Department of Genetics, Rutgers University, Piscataway, NJ, 08840, USA
    Am J Hum Genet 73:271-84. 2003
    ..Evaluations indicate that this SNP screening set is more informative than the Marshfield Clinic's commonly used microsatellite-based screening set...
  46. ncbi request reprint Additional SNPs and linkage-disequilibrium analyses are necessary for whole-genome association studies in humans
    Christopher S Carlson
    Department of Genome Sciences, University of Washington, 1705 NE Pacific, Seattle, Washington 98195 7730, USA
    Nat Genet 33:518-21. 2003
    ....
  47. ncbi request reprint Genetic loci affecting resistance to human malaria parasites in a West African mosquito vector population
    Oumou Niare
    Department of Medical and Molecular Parasitology, New York University School of Medicine, 341 East 25th Street, New York, NY 10010, USA
    Science 298:213-6. 2002
    ..The apparently high natural frequency of resistance alleles suggests that malaria parasites (or a similar pathogen) exert a significant selective pressure on vector populations...
  48. ncbi request reprint Patterns of linkage disequilibrium in the human genome
    Kristin G Ardlie
    Genomics Collaborative, 99 Erie Street, Cambridge, Massachusetts 02139, USA
    Nat Rev Genet 3:299-309. 2002
    ..In this review, we draw on empirical studies in humans and Drosophila, as well as simulation studies, to assess the current state of knowledge about patterns of LD, and consider the implications for the use of LD as a mapping tool...
  49. ncbi request reprint Genetic dissection of transcriptional regulation in budding yeast
    Rachel B Brem
    Fred Hutchinson Cancer Research Center FHCRC, 1100 Fairview Avenue North, D4 100, Seattle, WA 98109, USA and Howard Hughes Medical Institute
    Science 296:752-5. 2002
    ..We found eight such trans-acting loci, each affecting the expression of a group of 7 to 94 genes of related function...
  50. pmc Extensive and breed-specific linkage disequilibrium in Canis familiaris
    Nathan B Sutter
    Division of Human Biology, Fred Hutchinson Cancer Research Center, Seattle, Washington 98109 1024, USA
    Genome Res 14:2388-96. 2004
    ..We also report low haplotype diversity within regions of high LD, with 80% of chromosomes in a breed carrying two to four haplotypes, as well as a high degree of haplotype sharing among breeds...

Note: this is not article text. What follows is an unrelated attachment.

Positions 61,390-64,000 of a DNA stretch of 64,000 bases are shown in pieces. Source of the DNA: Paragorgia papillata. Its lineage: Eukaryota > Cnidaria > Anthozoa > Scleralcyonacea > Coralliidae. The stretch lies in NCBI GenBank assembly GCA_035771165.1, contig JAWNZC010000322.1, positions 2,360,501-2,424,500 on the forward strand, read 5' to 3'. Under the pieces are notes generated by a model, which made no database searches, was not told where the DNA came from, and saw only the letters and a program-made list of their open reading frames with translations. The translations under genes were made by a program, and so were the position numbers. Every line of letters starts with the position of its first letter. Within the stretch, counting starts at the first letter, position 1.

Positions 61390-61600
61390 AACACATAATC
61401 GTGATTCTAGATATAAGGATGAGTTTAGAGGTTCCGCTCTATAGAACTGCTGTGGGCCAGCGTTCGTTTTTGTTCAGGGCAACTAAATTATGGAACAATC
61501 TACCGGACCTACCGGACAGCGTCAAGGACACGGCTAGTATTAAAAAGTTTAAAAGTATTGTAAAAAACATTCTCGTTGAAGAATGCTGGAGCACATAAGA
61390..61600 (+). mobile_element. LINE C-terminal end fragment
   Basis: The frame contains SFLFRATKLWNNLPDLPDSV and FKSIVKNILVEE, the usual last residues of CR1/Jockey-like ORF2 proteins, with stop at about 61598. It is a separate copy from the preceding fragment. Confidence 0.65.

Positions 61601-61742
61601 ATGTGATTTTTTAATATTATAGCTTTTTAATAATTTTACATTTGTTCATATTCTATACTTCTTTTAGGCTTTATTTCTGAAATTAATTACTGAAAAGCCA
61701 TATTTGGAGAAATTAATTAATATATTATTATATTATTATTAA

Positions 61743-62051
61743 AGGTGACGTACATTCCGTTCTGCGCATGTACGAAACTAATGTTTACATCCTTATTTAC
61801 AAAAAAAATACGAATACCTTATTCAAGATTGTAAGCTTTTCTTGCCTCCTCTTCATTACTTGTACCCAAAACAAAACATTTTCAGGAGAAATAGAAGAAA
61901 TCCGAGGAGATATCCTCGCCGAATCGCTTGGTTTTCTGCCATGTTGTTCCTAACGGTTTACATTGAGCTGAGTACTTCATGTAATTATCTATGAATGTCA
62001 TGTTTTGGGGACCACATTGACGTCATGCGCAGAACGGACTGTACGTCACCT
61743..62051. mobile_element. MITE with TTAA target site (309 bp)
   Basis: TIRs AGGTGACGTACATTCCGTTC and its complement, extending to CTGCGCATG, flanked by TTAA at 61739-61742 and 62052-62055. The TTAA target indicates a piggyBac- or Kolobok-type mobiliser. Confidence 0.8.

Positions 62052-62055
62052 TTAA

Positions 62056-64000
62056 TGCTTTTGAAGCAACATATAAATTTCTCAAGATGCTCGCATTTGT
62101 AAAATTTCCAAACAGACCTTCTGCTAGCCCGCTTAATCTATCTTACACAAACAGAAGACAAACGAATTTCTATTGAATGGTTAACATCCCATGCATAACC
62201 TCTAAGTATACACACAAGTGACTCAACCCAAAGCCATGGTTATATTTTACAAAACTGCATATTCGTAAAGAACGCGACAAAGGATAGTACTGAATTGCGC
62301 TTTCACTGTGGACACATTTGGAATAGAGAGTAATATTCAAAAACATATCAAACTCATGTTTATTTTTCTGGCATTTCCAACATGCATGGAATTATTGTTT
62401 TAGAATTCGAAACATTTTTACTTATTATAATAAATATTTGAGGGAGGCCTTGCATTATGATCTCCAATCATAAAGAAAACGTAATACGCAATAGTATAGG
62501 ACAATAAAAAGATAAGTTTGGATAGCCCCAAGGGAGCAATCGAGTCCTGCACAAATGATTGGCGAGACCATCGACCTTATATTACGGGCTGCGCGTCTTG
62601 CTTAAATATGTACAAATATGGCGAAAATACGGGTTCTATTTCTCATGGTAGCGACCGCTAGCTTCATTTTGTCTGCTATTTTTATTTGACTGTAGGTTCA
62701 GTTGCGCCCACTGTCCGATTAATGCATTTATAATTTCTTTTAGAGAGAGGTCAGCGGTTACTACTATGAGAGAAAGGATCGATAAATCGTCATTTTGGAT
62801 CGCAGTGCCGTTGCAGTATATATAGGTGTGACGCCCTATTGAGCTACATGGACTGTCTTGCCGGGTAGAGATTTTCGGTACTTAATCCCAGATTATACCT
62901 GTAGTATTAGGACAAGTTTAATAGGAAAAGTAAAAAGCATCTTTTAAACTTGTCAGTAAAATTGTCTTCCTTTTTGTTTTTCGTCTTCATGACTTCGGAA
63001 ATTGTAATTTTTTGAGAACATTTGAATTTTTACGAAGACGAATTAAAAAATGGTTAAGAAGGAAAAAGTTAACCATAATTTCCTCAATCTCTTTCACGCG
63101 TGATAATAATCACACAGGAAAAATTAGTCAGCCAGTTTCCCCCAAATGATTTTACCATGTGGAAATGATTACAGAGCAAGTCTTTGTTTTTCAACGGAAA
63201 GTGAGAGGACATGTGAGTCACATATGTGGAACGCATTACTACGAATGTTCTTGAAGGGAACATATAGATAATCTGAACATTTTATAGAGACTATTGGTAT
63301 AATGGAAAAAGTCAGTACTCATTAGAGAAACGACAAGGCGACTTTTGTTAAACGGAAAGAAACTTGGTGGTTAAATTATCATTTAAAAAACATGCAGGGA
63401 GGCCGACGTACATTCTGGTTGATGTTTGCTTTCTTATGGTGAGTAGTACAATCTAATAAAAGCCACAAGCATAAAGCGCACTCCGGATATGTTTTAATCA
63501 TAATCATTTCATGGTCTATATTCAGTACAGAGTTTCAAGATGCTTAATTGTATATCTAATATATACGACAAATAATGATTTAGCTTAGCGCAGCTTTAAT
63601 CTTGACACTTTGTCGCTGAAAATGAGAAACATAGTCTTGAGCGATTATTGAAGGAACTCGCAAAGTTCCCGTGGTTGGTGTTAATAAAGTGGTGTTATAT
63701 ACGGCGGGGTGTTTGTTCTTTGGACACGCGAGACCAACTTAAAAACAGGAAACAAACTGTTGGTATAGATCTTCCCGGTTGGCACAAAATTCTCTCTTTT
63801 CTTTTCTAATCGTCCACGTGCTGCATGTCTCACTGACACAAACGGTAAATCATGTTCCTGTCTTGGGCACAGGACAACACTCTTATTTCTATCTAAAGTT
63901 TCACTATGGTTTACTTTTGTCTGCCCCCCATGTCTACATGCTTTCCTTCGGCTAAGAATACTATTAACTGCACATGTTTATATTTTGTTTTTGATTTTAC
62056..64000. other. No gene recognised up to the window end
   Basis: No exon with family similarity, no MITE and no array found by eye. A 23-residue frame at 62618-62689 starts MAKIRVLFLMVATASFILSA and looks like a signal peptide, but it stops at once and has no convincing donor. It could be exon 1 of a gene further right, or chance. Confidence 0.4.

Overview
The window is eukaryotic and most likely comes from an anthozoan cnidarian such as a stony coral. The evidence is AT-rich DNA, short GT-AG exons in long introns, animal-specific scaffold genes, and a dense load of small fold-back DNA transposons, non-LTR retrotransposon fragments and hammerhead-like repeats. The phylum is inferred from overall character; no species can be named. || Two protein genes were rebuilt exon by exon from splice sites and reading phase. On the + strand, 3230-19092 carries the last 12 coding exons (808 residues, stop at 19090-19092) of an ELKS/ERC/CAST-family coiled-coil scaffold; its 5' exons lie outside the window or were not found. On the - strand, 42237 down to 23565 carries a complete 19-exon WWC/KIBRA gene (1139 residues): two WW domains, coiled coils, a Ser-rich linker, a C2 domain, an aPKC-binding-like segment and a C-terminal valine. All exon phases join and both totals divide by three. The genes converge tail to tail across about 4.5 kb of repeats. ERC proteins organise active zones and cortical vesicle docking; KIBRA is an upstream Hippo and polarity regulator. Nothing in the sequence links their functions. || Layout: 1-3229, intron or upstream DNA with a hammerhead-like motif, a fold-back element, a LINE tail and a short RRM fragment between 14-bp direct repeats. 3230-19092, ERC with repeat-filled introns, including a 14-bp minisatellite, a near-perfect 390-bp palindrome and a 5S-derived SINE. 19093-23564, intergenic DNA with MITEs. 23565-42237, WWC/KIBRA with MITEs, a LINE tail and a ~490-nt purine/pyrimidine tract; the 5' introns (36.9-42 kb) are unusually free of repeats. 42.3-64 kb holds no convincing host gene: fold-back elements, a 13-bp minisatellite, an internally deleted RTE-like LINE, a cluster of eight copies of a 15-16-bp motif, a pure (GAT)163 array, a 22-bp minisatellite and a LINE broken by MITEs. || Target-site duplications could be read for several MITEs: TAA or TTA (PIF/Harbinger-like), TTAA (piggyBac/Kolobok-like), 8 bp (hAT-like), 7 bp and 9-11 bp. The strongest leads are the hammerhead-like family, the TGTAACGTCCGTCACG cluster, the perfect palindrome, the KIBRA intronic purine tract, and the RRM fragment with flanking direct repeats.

51. pmc The landscape of genetic complexity across 5,700 gene expression traits in yeast
    Rachel B Brem
    Division of Human Biology and Howard Hughes Medical Institute, Fred Hutchinson Cancer Research Center, Seattle, WA 98109, USA
    Proc Natl Acad Sci U S A 102:1572-7. 2005
    ..Sixteen percent of highly heritable transcripts exhibit evidence of interacting loci. Our results will aid design of future QTL mapping studies and may shed light on the evolution of quantitative traits...
  52. ncbi request reprint Natural malaria infection in Anopheles gambiae is regulated by a single genomic control region
    Michelle M Riehle
    Center for Microbial and Plant Genomics and Department of Microbiology, University of Minnesota, St Paul, MN 55108, USA
    Science 312:577-9. 2006
    ....
  53. ncbi request reprint Power tools for human genetics
    Leonid Kruglyak
    Nat Genet 37:1299-300. 2005
  54. pmc Allele frequency matching between SNPs reveals an excess of linkage disequilibrium in genic regions of the human genome
    Michael A Eberle
    Department of Genome Sciences, University of Washington, Seattle, Washington, United States of America
    PLoS Genet 2:e142. 2006
    ..The SNP pairs exhibiting perfect LD showed a significant bias for derived, nonancestral alleles, providing evidence for positive natural selection in the human genome...
  55. pmc Genetic interactions between polymorphisms that affect gene expression in yeast
    Rachel B Brem
    Program in Computational Biology, Fred Hutchinson Cancer Research Center, 1100 Fairview Avenue N, M2 B876, Seattle, Washington 98109, USA
    Nature 436:701-3. 2005
    ..Our results indicate that genetic interactions are widespread in the genetics of transcript levels, and that many QTLs will be missed by single-locus tests but can be detected by two-stage tests that allow for interactions...